April 22, 2011

Why Do You Weep?

by Ragan Sutterfield
Jeremiah 31:1-6; Psalm 118:1-2, 14-24; Colossians 3:1-4; John 20:1-18

“Why do you weep?”  That seems to be the central question of the Gospel reading this Easter Sunday.   It is the question the angels ask of Mary when she looks into the tomb; it is the question the resurrected Christ asks when he finds Mary in the garden and she mistakes him for the gardener. 

When the other disciples, Peter and John, came to see that the tomb was empty, they left—satisfied with the reality they thought they understood—Jesus was gone, his body taken, one more event in a series of tragedies that had seen their hopes for a new reality gone.   But Mary remained with the question—she stayed with the empty tomb, the trace of the Lord she still loved, the death she didn’t claim to understand.  It is by staying that she is present for the questioning of her perception—“Woman, why do you weep?”

It is a question that means everything—it is a question that indicates an event that’s about to happen, that will smash open what seemed to happen and let it fade against the reality of what happened—Christ overcame death with love.  “Woman, why do you weep?”

Behind the question is the victory of God, the triumph of love, the faithfulness of a God who says, in our Old Testament reading, “I have loved you with an everlasting love.” (Jeremiah 31.3)  Mary should be saying with the Psalmist “O give thanks to the LORD, for he is good; his steadfast love endures for ever!” (118:1) But Mary has not yet recognized what has happened—she has not seen the angels for who they are or Jesus for who he is. 

In her beautiful essay, “Psalm Eight,” Marilynne Robinson reflects on John’s account of the resurrection and points us to the profound reality of Mary’s lack of recognition—that she lost Jesus in the ordinariness with which he appeared, that she mistook him for the gardener.  Jesus did not appear, after he overcame death and conquered with love, as a god like Lord Krishna, finally revealing himself behind the mask of humanity.   The resurrected Christ comes in plain clothes—a gardener, a stranger traveling the road to Emmaus, a man offering fishing tips and a warm fire on the beach.  “It seems to me,” Robinson writes, “that the narrative, in its most dazzling vision of holiness, commends to us beauty of an altogether higher order than spectacle, that being mere commonplace, ineffable humanity.”  Christ does not light up in some flash or grand show of smoke as he might in a Hollywood revelation—he is revealed in the glory of man.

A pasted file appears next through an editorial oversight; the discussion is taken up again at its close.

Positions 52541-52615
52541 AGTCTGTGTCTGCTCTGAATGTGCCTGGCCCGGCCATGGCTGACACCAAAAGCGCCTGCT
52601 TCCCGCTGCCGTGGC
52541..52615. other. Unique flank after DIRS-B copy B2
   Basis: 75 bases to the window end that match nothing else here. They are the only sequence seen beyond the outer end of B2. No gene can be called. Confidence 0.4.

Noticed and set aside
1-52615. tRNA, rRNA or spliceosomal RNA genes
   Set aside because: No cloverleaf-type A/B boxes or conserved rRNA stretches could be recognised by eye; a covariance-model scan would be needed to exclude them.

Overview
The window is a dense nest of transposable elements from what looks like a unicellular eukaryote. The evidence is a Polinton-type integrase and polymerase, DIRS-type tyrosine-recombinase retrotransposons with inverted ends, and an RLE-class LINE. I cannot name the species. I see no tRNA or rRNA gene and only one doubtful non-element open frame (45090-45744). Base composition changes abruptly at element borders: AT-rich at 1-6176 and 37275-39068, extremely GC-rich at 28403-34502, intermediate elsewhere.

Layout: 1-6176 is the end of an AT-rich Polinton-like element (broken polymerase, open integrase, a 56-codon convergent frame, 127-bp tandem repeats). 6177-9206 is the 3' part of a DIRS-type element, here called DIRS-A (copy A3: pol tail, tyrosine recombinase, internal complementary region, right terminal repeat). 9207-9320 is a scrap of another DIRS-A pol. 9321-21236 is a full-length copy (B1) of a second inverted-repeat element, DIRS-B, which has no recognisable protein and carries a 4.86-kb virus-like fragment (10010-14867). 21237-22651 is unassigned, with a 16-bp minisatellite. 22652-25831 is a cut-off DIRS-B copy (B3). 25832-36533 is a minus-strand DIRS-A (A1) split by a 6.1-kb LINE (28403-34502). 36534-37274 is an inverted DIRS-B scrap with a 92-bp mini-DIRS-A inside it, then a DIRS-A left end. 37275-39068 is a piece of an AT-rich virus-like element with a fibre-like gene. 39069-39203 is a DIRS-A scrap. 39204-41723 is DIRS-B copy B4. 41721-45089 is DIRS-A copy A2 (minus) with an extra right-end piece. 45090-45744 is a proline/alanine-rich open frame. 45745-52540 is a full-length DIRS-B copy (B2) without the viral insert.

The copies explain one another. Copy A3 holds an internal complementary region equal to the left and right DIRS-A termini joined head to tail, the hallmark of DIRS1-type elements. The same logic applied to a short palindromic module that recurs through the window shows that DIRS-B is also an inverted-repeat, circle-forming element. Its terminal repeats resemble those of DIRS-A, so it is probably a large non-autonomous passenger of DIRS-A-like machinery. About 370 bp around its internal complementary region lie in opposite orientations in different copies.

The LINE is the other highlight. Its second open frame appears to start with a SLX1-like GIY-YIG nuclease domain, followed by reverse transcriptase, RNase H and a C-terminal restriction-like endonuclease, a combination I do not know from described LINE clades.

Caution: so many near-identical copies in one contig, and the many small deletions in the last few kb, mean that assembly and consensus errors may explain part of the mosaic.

Mary’s recognition comes when Christ calls her name.  “Mary!”  We can imagine the tone—the sweet call to attention—listen, look, God is with you, love has overcome.  The reality of what has happened sinks in and overcomes.  There is the temptation, like that of the transfiguration, to dwell with the recognition, but Jesus tells her to go and tell the other disciples that he is going to be with “my Father and your Father, to my God and your God”--a difference no longer.  And so Mary goes and becomes the first person to proclaim the Gospel. 

Reading John 20:1-18 I am left wondering—how do we recognize the resurrection?  How do we move with Mary from the emptiness of disappointment to the beautiful realization of a new reality?  Much of it is surely a matter of waiting, of sitting by the empty tomb until we recognize why it is empty.  This could mean accepting our humiliations, our limits, the sorrows that haunt us that we cannot solve.  And then, when we hear our name called we must follow Mary’s response—“Rabbouni!” Teacher!  In that response our relationship is restored—we become once again students learning how to be human from the Master who made us, the new Adam who rose after the rest of one Sabbath and walked in the morning garden as God had walked in Eden. 

1 comment:

Susan Adams said...

Beautifully imagined and written, Ragan!
Yesterday at Englewood, in addition to all our old favorite Easter hymns, we added "Morning Has Broken" to our collection. Its simply declaration and imagery nearly brougth me to tears (something singers know is not a good idea!) and I cannot think how we neglected to choose it for Easter before. Praise for the sweetness of the wet garden, sprung in completeness where His feet pass.